INTED2016 Proceedings: 10th International Technology, Education and Development Conference
March 7th-9th, 2016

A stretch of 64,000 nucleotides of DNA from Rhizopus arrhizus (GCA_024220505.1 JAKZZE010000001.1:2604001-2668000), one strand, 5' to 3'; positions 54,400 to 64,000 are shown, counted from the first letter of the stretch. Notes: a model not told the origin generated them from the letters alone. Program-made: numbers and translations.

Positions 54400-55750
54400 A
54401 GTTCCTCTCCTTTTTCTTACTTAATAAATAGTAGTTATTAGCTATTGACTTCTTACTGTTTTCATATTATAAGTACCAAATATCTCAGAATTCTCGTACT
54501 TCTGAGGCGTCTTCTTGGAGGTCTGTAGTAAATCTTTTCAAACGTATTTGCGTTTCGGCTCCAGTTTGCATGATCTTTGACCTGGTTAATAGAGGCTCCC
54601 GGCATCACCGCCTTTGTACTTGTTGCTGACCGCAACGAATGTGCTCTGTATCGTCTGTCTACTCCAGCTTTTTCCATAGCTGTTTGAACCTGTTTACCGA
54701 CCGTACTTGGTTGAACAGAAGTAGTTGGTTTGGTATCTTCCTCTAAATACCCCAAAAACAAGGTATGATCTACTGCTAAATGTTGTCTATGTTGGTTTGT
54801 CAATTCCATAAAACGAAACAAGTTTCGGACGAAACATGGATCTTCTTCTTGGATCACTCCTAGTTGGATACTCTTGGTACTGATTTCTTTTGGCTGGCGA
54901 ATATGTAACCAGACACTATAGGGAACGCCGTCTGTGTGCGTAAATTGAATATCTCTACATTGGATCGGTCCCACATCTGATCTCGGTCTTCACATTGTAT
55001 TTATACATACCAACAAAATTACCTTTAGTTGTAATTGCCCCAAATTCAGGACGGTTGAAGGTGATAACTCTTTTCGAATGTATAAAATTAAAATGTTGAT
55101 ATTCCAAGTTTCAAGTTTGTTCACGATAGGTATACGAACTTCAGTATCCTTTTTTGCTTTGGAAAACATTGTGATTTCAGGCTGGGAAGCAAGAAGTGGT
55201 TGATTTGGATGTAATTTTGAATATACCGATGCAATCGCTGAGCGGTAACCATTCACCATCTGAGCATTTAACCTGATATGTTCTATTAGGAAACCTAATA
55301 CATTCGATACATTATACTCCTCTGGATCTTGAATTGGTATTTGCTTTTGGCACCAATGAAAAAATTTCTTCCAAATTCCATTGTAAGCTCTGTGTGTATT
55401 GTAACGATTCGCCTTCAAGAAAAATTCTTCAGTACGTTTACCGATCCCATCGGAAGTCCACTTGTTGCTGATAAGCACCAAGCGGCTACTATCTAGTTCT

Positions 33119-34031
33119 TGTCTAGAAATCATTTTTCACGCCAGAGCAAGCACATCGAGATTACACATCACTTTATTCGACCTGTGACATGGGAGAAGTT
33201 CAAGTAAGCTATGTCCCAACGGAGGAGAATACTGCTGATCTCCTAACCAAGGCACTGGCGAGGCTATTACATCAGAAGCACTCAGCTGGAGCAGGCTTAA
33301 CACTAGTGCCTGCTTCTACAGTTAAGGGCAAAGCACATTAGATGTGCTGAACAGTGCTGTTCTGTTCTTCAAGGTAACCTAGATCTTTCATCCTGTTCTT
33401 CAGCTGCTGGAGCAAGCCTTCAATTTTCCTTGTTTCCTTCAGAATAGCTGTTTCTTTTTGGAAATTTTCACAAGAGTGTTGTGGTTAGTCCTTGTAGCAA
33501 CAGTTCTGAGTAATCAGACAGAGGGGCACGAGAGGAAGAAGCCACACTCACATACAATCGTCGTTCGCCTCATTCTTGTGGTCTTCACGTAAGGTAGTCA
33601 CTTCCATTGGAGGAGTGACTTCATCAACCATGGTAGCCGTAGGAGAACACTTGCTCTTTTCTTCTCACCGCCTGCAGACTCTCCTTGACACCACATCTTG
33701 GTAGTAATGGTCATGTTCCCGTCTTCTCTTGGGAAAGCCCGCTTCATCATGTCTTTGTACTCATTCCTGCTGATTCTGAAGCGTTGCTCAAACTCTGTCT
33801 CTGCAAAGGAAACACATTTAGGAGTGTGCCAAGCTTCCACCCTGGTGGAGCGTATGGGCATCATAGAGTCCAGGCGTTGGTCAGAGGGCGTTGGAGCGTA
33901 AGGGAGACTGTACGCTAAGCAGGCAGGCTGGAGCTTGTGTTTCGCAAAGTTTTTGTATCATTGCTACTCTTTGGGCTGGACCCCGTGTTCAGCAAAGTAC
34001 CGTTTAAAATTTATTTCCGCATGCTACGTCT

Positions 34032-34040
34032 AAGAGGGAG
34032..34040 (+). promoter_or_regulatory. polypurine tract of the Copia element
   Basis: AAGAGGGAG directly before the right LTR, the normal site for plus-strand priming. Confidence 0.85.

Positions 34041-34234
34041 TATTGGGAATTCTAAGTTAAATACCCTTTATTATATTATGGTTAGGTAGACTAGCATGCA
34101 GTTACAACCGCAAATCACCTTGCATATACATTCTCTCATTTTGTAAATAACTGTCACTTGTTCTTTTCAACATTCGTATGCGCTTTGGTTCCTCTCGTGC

In the rather extended maritime domain, a term that should be the epicentre of any successful careerbuilding path is tailor-made training via cutting-edge simulators. To cut a long story short, the breadth of operations on the various types of ships has expanded to such a large extent that extensive practical training drills are becoming a compelling need to contribute to competent seafarers. This type of training can guarantee the positive outcome in their decision-making process and help the seafarers often being under continuous pressure, to suitably respond to the various safety and security threats on-board a vessel. The several conventions and codes introduced by the International Maritime Organization (IMO) – including MARPOL (International Convention for the Prevention of Pollution from Ships), SOLAS (International Convention for the Safety of Life at Sea), but moreover ISPS Code (International Ship and Port Facility Security Code) and STCW (Standards of Training Certification and Watch-keeping) being probably the most well-known examples both within and outside the maritime community – posing and requesting significant performance demands on crews. Sophisticated simulation series that promote teamwork and cooperation are the tools urgently needed to maximize training efficacy. Handling safety situations under stress (emergency response), crisis management and reactions towards a security incident are important aspects of Maritime Education and Training (MET). The authors’ approach to address those aspects utilizes enhanced simulation based team training. They argue that an effective way to gain experience and achieve corresponding skills, are practice runs on specially designed simulators that realistically represent complex conditions on-board vessels, following the respective prompts though realistic scenarios. The concept of a safety & security training simulator is introduced; the research work related to the implementation of a learning objective oriented development of simulation training scenarios and the pedagogic value added by simulation to MET are also discussed. A very important recommendation is that maritime training needs should not be regarded simply as a means to achieve regulatory compliance. The value imparted by simulation as a pedagogic tool to the maritime teaching and learning process is tremendous; adopting the learning objective oriented development of simulation training scenarios in order to effectively address pre-identified learning outcomes is the right methodology to nurture competent seafarers.